Many bird species have a ______ survivorship curve.
In a ______ curve, organisms die more or less equally at each age interval.
Organisms with this type of survivorship curve may also have relatively few offspring and provide significant parental care.
Trees, marine invertebrates, and most fish have a ______ survivorship curve.
In a ______ curve, very few organisms survive their younger years.
However, the lucky ones that make it through youth are likely to have pretty long lives after that. Species with this type of curve usually have lots of offspring at once—such as a tree releasing thousands of seeds—but don't provide much care for the offspring
(1) Age distribution/population profiles, (2) Cohort life tables, (3) Static life tables
Recorded as part of life tables; can be estimated by (3)
4. The ________ of a population reflects its history of survival, reproduction, and potential for future growth.
proportion of individuals belonging to each age group
Gives an echo of past events influencing the population
May predict future outcomes
(1)Expanding, (2)Stable, (3) Declining
3 types of age distribution
An age-sex pyramid
is a "snapshot" of a population in time showing how its members are distributed among age and sex categories.
proportion of males to females
net reproductive rate (R0), geometric rate of increase (λ), generation time (T), and per capita rate of increase (r)
5. A life table combined with a fecundity schedule can be used to estimate
summarize birth and death rates for organisms at different stages of their lives.
an organism's potential for reproduction; measured by the number of gametes, seed set, propagules
the tabulation of birth rates for females of different ages in a population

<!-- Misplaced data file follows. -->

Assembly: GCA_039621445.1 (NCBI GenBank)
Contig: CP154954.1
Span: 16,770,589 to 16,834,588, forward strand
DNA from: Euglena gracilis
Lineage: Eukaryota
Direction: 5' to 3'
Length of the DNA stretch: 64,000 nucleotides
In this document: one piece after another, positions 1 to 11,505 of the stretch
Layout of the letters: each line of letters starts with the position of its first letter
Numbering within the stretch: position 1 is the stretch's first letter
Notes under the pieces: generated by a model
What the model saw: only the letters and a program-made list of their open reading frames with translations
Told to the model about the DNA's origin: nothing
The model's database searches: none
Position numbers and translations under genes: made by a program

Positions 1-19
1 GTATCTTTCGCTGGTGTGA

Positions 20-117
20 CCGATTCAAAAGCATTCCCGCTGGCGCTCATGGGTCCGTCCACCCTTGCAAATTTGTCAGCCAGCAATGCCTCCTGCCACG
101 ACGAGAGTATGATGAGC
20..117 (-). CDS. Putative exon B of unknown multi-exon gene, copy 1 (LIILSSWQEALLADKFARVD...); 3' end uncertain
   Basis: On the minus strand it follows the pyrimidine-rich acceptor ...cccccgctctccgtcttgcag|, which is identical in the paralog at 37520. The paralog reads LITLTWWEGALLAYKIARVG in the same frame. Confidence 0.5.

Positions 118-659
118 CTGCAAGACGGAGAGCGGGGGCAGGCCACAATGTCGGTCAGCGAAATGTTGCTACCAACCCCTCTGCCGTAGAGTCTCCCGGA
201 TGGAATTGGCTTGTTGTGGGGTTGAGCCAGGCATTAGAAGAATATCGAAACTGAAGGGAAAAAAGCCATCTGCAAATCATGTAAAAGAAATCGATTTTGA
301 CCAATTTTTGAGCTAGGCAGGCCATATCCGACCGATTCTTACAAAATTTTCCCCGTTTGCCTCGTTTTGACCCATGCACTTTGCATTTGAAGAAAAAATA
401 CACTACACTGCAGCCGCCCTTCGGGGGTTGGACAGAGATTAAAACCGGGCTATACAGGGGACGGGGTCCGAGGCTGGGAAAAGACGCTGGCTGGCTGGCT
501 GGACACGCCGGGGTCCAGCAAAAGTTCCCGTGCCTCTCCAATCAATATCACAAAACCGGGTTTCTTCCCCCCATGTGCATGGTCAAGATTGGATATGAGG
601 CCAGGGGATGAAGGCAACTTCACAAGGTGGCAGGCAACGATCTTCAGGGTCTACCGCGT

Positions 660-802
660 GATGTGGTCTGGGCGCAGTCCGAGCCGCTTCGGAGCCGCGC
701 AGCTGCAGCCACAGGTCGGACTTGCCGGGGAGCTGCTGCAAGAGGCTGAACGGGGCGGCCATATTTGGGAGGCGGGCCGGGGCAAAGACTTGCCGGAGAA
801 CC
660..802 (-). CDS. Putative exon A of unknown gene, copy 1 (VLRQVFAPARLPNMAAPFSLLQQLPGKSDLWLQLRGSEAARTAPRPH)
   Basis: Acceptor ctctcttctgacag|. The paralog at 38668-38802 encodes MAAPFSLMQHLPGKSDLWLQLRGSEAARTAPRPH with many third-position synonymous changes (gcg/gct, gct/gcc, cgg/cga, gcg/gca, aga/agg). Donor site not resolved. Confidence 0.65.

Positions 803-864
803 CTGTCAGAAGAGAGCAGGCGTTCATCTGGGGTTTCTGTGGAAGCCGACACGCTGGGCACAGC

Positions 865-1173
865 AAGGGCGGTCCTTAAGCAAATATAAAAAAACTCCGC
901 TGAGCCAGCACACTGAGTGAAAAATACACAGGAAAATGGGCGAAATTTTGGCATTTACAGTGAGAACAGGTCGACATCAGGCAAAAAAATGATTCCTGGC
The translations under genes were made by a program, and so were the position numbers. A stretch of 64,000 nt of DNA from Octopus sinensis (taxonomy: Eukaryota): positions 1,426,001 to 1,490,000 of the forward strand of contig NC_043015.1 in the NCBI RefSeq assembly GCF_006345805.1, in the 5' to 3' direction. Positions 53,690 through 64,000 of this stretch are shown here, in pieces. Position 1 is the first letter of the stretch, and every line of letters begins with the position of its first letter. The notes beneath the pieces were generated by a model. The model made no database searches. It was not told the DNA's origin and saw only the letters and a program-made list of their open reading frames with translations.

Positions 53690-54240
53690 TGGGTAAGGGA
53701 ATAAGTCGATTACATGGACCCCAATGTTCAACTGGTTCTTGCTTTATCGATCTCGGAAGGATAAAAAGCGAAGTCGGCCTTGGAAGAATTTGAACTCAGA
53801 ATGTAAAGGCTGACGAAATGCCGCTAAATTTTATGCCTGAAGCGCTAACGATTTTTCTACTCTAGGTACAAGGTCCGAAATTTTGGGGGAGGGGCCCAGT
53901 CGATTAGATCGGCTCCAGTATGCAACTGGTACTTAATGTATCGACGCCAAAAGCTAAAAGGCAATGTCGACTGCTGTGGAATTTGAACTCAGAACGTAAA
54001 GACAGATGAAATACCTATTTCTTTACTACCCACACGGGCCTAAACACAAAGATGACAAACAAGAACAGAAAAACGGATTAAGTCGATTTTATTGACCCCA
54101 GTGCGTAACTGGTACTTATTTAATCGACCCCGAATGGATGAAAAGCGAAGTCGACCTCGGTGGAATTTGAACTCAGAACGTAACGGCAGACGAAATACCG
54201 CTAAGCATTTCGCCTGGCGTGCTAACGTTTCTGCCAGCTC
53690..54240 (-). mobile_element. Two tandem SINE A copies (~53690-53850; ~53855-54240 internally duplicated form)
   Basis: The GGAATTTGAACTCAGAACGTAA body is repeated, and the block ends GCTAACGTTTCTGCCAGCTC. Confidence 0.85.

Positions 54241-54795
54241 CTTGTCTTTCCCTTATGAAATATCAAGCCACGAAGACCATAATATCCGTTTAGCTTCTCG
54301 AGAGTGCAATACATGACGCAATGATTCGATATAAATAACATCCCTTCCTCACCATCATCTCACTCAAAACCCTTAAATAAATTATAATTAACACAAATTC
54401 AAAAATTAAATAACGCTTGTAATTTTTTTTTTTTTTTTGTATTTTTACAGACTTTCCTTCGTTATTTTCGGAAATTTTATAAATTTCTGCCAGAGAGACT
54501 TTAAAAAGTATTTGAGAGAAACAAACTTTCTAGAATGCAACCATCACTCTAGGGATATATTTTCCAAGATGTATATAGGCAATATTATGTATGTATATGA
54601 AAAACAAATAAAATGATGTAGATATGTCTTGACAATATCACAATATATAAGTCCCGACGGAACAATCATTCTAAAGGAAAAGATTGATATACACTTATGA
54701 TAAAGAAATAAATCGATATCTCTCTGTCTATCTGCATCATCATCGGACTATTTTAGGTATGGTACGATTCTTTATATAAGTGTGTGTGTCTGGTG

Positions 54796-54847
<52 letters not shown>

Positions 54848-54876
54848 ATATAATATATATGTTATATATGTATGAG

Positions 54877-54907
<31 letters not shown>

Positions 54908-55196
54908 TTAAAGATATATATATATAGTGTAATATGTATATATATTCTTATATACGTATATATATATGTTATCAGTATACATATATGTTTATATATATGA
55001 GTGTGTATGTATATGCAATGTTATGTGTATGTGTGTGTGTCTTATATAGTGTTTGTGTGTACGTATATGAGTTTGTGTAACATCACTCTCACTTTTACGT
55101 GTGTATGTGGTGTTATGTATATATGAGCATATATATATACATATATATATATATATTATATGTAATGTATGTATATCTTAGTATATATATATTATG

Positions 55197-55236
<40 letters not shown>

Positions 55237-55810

Cohort life table
dynamic life table
a group of individuals born at the same time or over a short period
Cohort life table
Used to determine age- or stage-specific fecundity and mortality rates, survivorship, and basic reproductive rates, enables an analysis of their annual variation.
Static life table
contains the age groups in a population at one particular period of time.
Cohorts are not followed in time reconstructed using ___________ ______.
The assumption is that the mortality experienced by the cohort at any age ____ ______ in time
is the average number of offspring each individual leaves.
A value greater than 1
A value ________indicates a growing population.
is the average time from one generation to the next (e.g. from egg to egg or seed to seed of the next generation).
A negative r value
would indicate a declining population,
a positive r
indicates a growing population,
indicates a stable population.
can be used as a sensitive indicator of the ecological effects of environmental change.
THIS SET IS OFTEN IN FOLDERS WITH...
BIO 150 lecture 2
BIO 150 lecture 3
BIO 150 Lecture 8
BIO 150 lecture 10
YOU MIGHT ALSO LIKE...
Chapter 9 Population Growth
Chapter 10 Population Dynamics Ecology
OTHER SETS BY THIS CREATOR
people of genetics